Clinical And Neuroimaging Heterogeneity In The Transition From Normalcy To Dementia | 22028
Journal of Alzheimers Disease & Parkinsonism
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The incidence of dementia in the elderly, especially Alzheimer?s disease (AD) doubles every 5 years, and estimates of
prevalence showed the presence of dementia in 7-8% of the individuals age 65-75 and 45% after age 85. Therefore, there are
significant scientific efforts to understand the transition from normalcy to dementia, which is essential to develop primary and
secondary prevention therapies. Although there are extensive data on the incidence of dementia in mild cognitive impairment
(MCI) subjects, there are few data on the incidence MCI in cognitively normal subjects. Those data that do exist showed the
majority of the elderly subjects after age 80 develop an MCI syndrome, and that more than half of them progressed to dementia.
Because neuroimaging studies have shown that hippocampal atrophy and amyloid deposition in MCI subjects are predictors
of conversion to AD, it has been suggested that MCI or normal subjects with amyloid deposition or hippocampal atrophy have
a pre-AD state. However, recent studies showed that progression from normal cognition to MCI, or from normal to MCI to
dementia is not always linear. In addition, there are subjects with brain atrophy or amyloid deposition who do not necessarily
progress to dementia, while others can do it within a relatively short period of time. This suggested that the pathophysiology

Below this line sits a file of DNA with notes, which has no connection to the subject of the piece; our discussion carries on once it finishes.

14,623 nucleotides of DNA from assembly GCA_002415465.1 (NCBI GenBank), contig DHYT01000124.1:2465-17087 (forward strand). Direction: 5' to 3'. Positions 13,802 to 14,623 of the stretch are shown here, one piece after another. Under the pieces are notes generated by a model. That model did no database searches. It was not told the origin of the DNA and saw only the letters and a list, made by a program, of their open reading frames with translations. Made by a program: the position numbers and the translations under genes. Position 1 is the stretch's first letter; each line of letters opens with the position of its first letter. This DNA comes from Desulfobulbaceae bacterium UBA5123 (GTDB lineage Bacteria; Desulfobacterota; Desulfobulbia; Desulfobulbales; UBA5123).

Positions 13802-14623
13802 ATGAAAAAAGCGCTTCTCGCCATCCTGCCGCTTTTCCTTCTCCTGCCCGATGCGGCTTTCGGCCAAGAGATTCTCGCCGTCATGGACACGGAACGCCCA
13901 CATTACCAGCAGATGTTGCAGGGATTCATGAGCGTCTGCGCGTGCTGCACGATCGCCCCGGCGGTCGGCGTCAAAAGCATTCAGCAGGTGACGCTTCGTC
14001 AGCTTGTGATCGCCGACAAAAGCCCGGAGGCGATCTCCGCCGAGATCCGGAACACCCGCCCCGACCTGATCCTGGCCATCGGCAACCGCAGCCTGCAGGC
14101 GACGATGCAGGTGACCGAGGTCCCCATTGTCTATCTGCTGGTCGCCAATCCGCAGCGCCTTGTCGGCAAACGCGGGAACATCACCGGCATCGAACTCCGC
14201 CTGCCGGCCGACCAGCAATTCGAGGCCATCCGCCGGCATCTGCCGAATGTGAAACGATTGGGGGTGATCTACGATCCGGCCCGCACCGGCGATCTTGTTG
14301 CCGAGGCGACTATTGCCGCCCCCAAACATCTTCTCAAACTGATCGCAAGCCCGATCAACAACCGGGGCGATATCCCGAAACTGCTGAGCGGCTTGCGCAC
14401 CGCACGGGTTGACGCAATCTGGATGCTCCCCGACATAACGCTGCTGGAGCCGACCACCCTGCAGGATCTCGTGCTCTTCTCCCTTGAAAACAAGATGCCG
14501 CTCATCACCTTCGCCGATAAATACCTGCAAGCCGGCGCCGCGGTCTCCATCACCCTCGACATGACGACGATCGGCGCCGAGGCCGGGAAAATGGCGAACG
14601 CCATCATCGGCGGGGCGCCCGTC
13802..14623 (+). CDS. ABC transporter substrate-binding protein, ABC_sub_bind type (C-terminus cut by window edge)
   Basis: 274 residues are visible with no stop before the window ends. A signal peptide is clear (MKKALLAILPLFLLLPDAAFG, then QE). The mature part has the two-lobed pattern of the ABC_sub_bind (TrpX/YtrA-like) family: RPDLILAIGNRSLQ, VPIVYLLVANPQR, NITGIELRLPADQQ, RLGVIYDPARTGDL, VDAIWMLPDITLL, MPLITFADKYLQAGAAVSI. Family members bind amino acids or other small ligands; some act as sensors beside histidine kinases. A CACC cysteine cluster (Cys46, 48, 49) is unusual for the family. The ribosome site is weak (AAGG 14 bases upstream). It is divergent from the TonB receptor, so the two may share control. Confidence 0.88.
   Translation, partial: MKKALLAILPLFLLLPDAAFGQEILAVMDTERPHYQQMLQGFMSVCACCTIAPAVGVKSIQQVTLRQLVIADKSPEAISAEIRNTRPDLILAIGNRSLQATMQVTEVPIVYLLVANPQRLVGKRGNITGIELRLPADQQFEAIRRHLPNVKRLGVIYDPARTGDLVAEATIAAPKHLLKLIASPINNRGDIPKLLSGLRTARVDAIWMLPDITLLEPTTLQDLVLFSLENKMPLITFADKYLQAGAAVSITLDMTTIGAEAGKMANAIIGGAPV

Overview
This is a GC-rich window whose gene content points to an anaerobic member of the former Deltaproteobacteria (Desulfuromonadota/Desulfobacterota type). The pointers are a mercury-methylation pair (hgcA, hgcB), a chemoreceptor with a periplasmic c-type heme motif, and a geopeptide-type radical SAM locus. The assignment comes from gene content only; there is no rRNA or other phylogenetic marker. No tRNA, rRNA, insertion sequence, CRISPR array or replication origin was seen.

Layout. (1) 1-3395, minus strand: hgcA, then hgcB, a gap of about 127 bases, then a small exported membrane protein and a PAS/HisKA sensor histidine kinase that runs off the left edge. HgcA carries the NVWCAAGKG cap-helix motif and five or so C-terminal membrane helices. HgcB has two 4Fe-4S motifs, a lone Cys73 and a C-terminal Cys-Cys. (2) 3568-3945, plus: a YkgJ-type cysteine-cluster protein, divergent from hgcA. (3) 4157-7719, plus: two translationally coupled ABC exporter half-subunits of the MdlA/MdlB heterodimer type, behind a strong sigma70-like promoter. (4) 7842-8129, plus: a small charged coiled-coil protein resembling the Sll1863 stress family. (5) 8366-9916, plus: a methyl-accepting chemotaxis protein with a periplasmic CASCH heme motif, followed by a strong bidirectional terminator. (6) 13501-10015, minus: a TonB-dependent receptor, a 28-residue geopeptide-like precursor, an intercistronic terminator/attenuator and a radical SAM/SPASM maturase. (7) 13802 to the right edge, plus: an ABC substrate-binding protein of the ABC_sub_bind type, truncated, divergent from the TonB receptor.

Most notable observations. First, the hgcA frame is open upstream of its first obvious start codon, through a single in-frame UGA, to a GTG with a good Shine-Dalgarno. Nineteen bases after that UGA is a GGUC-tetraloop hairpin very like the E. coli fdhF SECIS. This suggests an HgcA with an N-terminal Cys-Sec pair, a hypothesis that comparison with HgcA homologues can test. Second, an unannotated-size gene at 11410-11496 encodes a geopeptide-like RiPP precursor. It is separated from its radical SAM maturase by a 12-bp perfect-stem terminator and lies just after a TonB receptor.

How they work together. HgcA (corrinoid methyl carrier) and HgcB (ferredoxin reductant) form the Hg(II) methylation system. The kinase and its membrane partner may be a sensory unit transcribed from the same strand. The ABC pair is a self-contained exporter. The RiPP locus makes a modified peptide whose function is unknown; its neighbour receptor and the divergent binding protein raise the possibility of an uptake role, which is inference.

of the transition from normal to dementia is complex. There are undetermined factors that can ?accelerate? conversion from
normal to dementia in patients with pre-AD pathological features, and that there are other factors that can ?protect? them from
developing a clinical dementia syndrome.
Oscar L Lopez is Professor of Neurology and Psychiatry at the University of Pittsburgh, School of Medicine, Director of the Alzheimer?s disease Research Center
of Pittsburgh, and Chief of the Cognitive and Behavioral Neurology Division in the Department of Neurology. His primary research interest has focused on
the distribution (incidence and prevalence), behavioral manifestations, risks, and long term outcomes of dementia, especially Alzheimer?s disease, and he has
published classic papers examining the patterns of progression of all clinical forms of Alzheimer?s disease. He has conducted a large scale study in the clinical
diagnosis of mild cognitive impairment (MCI), and he is currently conducting studies of the factors that modulate the transition from normal to MCI and to dementia
in relationship to cerebral amyloid deposition.
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